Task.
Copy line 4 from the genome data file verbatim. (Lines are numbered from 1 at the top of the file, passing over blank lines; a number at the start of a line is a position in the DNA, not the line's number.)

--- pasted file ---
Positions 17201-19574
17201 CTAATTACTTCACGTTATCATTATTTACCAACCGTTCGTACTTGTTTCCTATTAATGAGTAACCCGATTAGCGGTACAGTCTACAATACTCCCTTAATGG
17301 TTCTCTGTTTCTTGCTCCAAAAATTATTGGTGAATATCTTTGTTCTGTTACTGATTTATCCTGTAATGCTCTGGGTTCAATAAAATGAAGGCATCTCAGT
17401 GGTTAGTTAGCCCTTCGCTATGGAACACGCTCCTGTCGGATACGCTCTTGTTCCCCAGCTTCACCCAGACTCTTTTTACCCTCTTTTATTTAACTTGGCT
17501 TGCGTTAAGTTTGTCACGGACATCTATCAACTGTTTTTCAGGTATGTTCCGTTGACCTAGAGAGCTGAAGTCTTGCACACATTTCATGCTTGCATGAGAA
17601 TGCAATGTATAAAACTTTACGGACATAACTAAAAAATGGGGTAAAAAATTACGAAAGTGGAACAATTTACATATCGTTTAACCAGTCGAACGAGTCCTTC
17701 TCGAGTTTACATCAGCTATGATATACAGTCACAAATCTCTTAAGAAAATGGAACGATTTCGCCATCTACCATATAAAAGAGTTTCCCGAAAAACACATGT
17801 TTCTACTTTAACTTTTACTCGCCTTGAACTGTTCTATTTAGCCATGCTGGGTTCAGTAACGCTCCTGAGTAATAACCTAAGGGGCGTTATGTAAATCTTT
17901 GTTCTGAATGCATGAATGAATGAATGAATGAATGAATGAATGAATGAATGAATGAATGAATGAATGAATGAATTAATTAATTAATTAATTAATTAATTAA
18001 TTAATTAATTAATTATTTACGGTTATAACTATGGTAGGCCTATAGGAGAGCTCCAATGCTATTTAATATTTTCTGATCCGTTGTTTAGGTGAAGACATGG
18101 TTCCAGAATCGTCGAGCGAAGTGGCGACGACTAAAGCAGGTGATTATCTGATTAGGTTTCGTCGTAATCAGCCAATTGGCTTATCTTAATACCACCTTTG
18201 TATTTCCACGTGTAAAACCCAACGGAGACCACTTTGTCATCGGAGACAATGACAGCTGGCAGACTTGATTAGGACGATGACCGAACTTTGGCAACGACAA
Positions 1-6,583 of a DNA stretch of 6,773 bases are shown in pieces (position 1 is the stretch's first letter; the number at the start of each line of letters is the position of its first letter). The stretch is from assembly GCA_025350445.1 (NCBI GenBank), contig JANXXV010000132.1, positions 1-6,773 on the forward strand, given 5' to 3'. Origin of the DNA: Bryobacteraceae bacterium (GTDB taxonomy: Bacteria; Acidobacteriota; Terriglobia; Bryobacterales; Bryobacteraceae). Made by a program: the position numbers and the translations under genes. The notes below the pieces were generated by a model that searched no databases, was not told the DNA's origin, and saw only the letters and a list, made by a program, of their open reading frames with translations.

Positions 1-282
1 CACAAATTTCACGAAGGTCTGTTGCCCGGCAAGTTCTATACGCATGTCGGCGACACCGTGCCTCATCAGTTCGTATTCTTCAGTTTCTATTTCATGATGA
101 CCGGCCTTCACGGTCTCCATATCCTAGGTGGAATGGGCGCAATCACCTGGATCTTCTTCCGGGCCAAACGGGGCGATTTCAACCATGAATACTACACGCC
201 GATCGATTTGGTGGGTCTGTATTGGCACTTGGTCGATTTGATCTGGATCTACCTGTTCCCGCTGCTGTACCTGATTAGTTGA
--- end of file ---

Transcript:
17401 GGTTAGTTAGCCCTTCGCTATGGAACACGCTCCTGTCGGATACGCTCTTGTTCCCCAGCTTCACCCAGACTCTTTTTACCCTCTTTTATTTAACTTGGCT